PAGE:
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The First Chinese American
The Remarkable Life of Wong Chin Foo
Scott D. Seligman

Hong Kong University Press
April 30, 2013 / ISBN: 9888139908
Non Fiction/Biography

Reviewed by Nicole Merritt

Mr. Seligman is not just a writer but a China enthusiast. This is a wonderful story beginning with the first American husband and wife missionary team to arrive in Zhifu in 1858 to convert heathen Chinese to Christians.

Sallie Holmes was responsible for taking a then young Wong Sa Kee along on a trip to America in 1867 to make a proper Baptist Missionary out of him. This set the stage for Wong Chin Foo's emergence. There were many Chinamen, as they were known, in America at this time. But in a young Chinese boy's eyes, America held great interest.

This is a very inspiring story as well as an interesting time in American and Chinese history. With the United States deciding on the fate of Chinese emigrants while respecting China's control, Chinese were allowed to stay and respected without the hope of citizenship.

Wong Sa Kee returned to China after a three-year eastern education, changed his name, and took a wife. By this time he had given up on becoming a missionary, probably because of his enthralling view of America during his travels. The Chinese did not belief in an afterlife and the probability of Kee's decision to disengage in the concept seems natural. After a ill fated attempt to overthrow the Chinese government, barely escaping with his life, he changed his name again and retained passage to the U.S. in 1873. Not pausing to catch a breath, he began stirring up trouble. This would be the beginning of a life long pattern.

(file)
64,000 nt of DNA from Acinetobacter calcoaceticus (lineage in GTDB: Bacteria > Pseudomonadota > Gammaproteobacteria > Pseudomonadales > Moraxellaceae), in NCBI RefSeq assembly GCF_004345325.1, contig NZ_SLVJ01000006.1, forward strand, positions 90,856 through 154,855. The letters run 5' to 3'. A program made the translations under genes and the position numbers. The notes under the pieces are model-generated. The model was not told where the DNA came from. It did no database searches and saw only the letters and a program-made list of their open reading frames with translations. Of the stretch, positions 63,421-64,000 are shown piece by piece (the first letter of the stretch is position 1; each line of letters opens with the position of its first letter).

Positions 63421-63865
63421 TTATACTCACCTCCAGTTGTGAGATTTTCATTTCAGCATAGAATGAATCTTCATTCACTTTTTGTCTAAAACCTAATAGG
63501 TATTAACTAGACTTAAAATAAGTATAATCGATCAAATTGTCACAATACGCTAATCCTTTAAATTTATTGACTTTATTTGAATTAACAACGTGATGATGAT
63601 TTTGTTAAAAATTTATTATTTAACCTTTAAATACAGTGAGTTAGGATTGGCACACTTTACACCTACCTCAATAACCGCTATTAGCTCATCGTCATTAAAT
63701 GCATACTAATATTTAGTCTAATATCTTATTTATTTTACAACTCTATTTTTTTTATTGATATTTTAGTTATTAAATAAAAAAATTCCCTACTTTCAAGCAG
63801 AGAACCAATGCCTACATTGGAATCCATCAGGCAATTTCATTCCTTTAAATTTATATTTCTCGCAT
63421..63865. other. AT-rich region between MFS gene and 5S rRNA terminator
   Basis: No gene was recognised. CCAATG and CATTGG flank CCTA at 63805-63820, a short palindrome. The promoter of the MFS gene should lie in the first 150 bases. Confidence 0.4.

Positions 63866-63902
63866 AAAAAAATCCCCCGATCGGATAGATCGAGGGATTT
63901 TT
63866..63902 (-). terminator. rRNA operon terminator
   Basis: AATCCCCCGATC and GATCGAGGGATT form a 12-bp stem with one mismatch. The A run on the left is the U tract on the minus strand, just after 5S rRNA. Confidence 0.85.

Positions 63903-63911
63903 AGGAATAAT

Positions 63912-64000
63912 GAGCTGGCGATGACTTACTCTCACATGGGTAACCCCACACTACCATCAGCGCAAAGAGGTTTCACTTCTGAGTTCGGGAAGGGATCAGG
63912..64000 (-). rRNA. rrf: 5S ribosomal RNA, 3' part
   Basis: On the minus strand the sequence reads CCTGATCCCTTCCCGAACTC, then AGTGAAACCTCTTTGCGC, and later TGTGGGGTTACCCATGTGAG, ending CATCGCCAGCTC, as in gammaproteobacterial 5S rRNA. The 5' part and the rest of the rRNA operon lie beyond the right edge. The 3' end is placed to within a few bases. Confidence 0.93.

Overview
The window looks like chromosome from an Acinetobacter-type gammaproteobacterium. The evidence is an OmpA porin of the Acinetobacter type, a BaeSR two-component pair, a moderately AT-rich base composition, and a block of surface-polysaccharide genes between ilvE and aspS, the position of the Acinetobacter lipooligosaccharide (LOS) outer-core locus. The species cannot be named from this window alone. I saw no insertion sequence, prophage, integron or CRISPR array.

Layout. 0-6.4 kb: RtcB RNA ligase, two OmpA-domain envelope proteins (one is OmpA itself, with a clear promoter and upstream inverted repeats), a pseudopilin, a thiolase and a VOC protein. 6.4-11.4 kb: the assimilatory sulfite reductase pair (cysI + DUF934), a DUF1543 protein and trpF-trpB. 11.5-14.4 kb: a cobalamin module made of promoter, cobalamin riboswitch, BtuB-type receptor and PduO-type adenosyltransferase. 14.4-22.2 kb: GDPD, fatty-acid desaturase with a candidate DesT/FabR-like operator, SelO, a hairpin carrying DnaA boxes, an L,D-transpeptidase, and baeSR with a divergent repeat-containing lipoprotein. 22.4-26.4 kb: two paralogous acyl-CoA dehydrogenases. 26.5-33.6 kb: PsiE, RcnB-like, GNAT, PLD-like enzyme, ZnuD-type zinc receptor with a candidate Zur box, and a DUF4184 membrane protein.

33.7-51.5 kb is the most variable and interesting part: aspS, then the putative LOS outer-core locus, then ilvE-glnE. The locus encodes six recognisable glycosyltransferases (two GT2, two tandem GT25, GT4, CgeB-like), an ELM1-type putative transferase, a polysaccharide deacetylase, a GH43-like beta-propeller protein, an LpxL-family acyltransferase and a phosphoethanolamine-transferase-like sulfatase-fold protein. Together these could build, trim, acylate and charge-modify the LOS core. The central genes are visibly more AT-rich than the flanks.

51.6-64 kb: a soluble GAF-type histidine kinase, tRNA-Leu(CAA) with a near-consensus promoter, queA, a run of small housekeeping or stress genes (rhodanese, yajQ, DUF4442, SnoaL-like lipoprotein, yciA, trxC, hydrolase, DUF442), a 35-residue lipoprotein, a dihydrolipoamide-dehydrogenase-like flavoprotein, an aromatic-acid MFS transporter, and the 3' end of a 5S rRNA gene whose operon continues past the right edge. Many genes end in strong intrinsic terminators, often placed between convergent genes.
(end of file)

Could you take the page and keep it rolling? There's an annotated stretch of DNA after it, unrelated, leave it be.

Wong Chin Foo, as he later became known, would champion the injustices of the hyphenated Americans of the nineteenth century the rest of his life. He became a social activist, being mentioned in more than 3,000 newspapers, when Chinese in American small towns were nearly non-existent.

I recommend this book highly as a unique and inspiring story and admire Seligman for his ability to pass this on to other Americans for their reading enjoyment.

Reviewed 2013